Students and Teachers

I was reading some of the comments from this blog and it got me thinking about the subject of teachers.  One person was remarking that too many people in the new age community try to pass themselves off as teachers when they might not be qualified.   I found it to be a little bit depressing, I think one of the things that’s so cool about the new age community is the way people share the information they have learned.  However, I agree that the waters of truth can get muddy pretty easily when it comes to sharing information.

That got me wondering, what qualifies a person as a teacher?  Is it a wall full of certificates, a life full of experiences. Is it wearing a tweed jacket with leather elbow patches and spectacles, or putting on robes and retreating to the mountains to live in isolation?  When does the student become a teacher, and what is it that makes somebody a good teacher?

Some of the best teachers I’ve ever encountered didn’t consider themselves teachers at all.  They looked at life more from the perspective of a student, and they never stopped learning or attempting to better themselves.    Some of those teachers had degrees and some of them did not.  What made them great teachers to me, is that they could share with me something of value that they were passionate about.

While they have come from different backgrounds and hold different perspectives, I think the best teachers I’ve encountered have a few things in common: A respect for the knowledge they are sharing, and a passion that drives them to continue growing in their understanding of it through research and practice, along with a strong desire to share it with the world.

For those teachers, their mastery of the subject shined through in the passion in which they studied it, and put it into practice in their own lives.  While they might have had the certificates and degrees to back up that title of teacher, the didn’t give a damn about the title because they were focused on the substance behind it.  The titles and certificates they received ultimately came because they excelled at being students, at learning, and more importantly, they loved what they were learning about.

Perhaps being a good teacher means being a good student, by putting the work into a subject enough that you understand it thoroughly, can explain it simply, and also put it into practice and test it out.

I think being a good teacher also involves empowering other people to be good students.   You direct others to the sources which have helped you grow, not just sharing a piece of the information, but all of it; so others can fully examine it and discern for themselves if what you are sharing is beneficial to them.

I think there is nothing wrong with sharing what inspires you, what works for you, what has caused growth in your life.  I think there’s nothing wrong with sharing your perspective and outlook, because everyone brings a unique way of looking at things.   I think everyone can be a teacher.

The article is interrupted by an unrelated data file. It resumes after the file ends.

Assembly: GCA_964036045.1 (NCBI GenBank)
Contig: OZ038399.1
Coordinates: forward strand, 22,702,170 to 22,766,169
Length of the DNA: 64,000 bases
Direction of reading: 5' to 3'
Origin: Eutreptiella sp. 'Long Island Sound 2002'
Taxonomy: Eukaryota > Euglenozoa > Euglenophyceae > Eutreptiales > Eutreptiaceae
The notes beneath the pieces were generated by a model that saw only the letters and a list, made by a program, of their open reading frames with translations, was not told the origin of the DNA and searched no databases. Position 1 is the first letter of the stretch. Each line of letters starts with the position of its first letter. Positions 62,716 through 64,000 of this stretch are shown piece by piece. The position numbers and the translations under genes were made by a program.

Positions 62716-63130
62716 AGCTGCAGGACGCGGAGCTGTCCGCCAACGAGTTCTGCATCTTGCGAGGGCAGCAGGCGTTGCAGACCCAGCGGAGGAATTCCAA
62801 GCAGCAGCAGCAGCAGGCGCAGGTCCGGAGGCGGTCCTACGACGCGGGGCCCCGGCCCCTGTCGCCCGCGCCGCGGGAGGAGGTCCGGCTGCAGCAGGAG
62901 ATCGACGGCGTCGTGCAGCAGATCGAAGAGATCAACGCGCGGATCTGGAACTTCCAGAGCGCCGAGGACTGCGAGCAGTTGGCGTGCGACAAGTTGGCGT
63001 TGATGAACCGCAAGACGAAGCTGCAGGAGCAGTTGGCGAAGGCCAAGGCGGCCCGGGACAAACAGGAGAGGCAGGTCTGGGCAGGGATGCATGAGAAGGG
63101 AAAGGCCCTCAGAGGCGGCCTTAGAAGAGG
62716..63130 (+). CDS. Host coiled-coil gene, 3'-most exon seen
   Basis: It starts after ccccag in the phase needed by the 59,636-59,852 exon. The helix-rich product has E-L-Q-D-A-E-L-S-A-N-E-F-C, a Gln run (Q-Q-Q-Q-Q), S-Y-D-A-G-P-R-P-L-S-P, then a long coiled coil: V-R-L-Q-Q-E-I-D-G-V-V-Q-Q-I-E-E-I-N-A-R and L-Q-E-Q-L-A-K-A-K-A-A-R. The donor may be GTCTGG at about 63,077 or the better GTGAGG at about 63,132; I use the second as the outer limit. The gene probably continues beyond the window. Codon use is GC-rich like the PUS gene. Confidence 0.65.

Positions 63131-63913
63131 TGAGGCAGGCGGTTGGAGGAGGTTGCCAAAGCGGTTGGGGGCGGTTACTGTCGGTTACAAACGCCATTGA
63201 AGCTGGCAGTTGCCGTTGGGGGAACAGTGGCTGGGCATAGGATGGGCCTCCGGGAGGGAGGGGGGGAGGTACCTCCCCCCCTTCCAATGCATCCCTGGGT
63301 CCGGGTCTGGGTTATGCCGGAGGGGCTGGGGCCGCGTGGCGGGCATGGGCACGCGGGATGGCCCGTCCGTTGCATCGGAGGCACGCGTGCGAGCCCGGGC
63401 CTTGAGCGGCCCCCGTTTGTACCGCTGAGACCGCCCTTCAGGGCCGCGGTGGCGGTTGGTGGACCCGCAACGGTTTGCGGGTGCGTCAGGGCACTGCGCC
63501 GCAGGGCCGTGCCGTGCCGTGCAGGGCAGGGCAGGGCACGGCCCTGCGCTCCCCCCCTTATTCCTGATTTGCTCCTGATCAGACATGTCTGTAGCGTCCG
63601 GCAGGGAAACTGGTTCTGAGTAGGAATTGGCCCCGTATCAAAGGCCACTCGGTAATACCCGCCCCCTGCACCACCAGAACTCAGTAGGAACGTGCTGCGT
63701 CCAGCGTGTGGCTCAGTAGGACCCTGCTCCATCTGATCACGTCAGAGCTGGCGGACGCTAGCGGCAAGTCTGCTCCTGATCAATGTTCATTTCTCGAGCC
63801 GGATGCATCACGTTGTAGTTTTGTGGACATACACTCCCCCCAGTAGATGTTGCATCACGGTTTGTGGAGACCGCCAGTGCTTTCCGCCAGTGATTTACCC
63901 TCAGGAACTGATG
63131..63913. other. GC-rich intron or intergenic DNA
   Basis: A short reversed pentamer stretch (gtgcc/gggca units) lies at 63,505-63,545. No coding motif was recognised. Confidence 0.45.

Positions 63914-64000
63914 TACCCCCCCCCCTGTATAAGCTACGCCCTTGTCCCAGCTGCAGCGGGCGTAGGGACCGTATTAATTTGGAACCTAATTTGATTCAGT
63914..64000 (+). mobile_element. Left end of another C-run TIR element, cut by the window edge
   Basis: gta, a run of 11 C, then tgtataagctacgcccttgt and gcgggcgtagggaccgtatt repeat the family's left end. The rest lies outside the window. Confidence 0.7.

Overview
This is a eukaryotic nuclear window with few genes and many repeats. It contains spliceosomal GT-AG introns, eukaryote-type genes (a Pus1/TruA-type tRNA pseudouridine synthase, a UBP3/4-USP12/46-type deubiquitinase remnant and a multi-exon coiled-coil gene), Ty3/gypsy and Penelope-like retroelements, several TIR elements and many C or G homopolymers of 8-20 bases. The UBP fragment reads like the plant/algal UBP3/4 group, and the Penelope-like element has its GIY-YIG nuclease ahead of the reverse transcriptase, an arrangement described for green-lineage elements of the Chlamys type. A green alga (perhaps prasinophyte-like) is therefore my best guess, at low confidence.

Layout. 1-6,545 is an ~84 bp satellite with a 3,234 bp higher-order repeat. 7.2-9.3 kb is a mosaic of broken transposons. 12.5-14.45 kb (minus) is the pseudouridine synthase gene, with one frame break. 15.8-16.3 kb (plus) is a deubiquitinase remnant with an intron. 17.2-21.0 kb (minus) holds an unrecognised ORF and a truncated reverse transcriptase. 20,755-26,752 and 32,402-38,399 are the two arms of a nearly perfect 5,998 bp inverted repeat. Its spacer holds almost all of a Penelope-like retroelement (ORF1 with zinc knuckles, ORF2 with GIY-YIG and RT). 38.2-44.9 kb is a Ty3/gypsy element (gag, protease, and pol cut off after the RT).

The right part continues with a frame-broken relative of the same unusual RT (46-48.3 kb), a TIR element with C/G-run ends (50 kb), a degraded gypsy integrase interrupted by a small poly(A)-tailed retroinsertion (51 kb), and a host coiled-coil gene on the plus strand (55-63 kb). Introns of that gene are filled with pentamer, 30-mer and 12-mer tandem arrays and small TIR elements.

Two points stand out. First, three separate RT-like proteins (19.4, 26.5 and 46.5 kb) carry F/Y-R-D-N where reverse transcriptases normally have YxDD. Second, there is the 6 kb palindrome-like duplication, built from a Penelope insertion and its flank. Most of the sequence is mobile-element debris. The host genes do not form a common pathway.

I think the main problem we have in this age of information is that we are not always being good students, and we’re not always respecting massive amount information we have available to us.   There is a wealth of information right at our fingertips, often times we get lazy and just accept it as truth without thinking about it or questioning it a whole lot.  We forget to look into the who, what, where, when, why, and how of things.

Who is this passing along this information.  What exactly is it they are saying and why are they saying it, what is their motivation?  When and where does it apply in my own experience, and how would I go about putting it into practice if it does apply.     How did this person sharing the information come to find out about it for themselves, how has it worked for them?

Often we forget to ask important questions regarding what it is we are learning about, and who we are learning it from.  When we forget to ask these questions we run the risk of accepting and passing along information that could be incomplete, or at it’s worst, dangerous.   We can avoid this by being better students, fully researching a subject and understanding it to the best of our ability, as well as testing it for ourselves.

Please keep in mind, I’m not promoting cynicism.   I think that disbelieving everything is just as bad as believing everything you come across, the result is still the same, you’re still dishonoring information and truth.

I’m also not bashing on sharing your experiences.  I think there’s real value in sharing your growth with other people, letting them know, “Hey, I’m still trying to figure this out, but so far it’s pretty freaking cool, and this is what I’ve learned!”

What I’m promoting is the idea of discernment, and being a better student.  Taking a look at everything objectively, researching it, and testing it for yourself to see if it works, then passing along your results, as well as where you got the information you’re sharing.

I think if we want to be good teachers, we should work on being good students first, the title of “teacher” will come with time.  There’s no shame in being a student as long as you do it well and with passion.

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